Presidential candidate Mike Bloomberg really wants you to know that his relationship with dogs is normal and fine. The billionaire and former NYC mayor on Wednesday released a video of dogs with dubbed-over voices “endorsing” him for president.
Strange? Sure. But such is politics in 2020.
To understand how we got here, you’ve got to understand a different video that had viral moment on Tuesday. Bloomberg was taped meeting a pup on the campaign trail in Vermont this week and well — there’s no other way to say this — he greeted the dog by shaking its snout. Frankly, the video was baffling and folks online, predictably, were beside themselves.
So, after a troubling-dog-thing Tuesday, Bloomberg’s campaign followed it up with a weird-dog-thing Wednesday. Thus the endorsement video featuring pups talking — via voiceover — about the billionaire’s ability to create jobs, refrain from tweeting, and fight the NRA, among other things.
At one point, a dog apparently named Fez utters the unsettling phrase: “I like Mike. I lick Mike.”
Notably absent from the ad: the actual candidate. And, not for nothing, it sure seems like the endorsements were bribed via dog treats. The 30-second affair ends with Bloomberg’s alleged dog, Cody, saying he approved the message then the candidate doing the same.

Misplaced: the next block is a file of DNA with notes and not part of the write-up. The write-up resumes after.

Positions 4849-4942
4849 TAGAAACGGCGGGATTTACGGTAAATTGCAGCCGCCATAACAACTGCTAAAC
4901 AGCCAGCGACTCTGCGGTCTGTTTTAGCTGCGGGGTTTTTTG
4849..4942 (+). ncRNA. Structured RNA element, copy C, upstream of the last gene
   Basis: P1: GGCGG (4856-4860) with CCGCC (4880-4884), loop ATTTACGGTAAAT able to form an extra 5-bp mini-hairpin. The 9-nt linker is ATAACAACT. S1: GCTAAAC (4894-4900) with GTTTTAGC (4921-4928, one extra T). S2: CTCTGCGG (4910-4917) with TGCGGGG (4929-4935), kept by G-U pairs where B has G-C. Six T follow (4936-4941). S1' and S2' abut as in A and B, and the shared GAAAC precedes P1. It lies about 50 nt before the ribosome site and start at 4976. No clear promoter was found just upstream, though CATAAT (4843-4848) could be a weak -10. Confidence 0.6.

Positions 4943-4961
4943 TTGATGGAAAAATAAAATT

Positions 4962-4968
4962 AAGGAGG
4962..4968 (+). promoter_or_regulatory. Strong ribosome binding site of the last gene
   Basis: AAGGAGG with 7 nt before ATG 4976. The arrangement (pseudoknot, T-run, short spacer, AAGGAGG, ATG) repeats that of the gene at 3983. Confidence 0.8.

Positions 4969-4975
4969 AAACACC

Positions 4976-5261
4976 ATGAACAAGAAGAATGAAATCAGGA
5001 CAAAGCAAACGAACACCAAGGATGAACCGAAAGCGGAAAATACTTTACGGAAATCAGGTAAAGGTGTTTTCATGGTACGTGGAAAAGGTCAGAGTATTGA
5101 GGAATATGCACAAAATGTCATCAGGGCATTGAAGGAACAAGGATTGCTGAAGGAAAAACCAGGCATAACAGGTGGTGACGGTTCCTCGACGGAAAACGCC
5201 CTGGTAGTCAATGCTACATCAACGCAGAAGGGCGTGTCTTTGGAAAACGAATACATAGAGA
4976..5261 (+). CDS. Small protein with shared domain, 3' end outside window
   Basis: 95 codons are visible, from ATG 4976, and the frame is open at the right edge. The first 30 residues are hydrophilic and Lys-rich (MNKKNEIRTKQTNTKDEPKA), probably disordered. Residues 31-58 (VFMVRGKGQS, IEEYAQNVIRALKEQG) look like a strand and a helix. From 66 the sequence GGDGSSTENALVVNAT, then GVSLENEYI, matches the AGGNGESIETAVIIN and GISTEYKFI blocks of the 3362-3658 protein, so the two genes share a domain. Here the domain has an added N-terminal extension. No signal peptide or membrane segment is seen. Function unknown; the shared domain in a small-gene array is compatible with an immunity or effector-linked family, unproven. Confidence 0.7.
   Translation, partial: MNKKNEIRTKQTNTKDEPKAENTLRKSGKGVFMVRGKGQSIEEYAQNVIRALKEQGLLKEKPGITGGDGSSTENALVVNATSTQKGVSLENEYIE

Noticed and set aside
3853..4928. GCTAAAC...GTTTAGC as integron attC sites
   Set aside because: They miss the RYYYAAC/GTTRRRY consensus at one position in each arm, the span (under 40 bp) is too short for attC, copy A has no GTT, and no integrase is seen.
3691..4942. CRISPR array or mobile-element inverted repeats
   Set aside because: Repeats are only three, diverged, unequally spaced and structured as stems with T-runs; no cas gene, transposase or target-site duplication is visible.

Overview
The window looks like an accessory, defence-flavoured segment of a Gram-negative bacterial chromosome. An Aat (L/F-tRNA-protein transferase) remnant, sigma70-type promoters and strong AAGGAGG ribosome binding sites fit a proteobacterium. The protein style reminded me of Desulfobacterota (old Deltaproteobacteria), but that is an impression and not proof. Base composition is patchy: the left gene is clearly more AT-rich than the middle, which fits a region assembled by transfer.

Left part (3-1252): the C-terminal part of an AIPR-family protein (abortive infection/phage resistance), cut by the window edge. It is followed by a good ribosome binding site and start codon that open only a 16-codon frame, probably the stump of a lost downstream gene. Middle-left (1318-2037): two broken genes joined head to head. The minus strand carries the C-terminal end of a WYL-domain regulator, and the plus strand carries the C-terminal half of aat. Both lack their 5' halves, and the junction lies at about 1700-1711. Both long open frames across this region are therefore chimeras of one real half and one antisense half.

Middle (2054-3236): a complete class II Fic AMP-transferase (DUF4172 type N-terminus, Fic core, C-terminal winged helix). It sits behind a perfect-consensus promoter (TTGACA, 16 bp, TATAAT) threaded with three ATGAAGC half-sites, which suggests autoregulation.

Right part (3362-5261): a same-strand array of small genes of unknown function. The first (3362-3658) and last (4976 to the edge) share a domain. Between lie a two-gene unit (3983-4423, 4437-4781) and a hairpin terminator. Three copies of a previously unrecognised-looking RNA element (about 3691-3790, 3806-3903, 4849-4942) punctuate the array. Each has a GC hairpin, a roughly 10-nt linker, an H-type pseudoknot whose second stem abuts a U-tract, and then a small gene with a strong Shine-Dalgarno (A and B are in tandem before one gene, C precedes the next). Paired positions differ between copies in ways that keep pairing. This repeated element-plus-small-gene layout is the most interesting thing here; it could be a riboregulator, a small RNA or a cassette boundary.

Despite his protestations, Bloomberg has a history of dog-hesitancy. A 2011 piece in the New York Times revealed he didn’t consider his longtime girlfriend’s dogs his own, despite sharing a home with the pets. Video and photo evidence also shows this week’s snout-shake is hardly an isolated incident. There have been a few documented awkward interactions between Bloomberg and a canine. A 2013 photo, in fact, shows the then-NYC mayor cupping a different dog’s snout, seemingly pulling off the same mouth-shake he did this week.
Also, consider this picture from 2012:
Normal stuff. Regular petting. Zero bewilderment in the dog’s eyes.
Despite the campaign’s best efforts, people online weren’t exactly about to accept that dogs love Mike (and vice versa).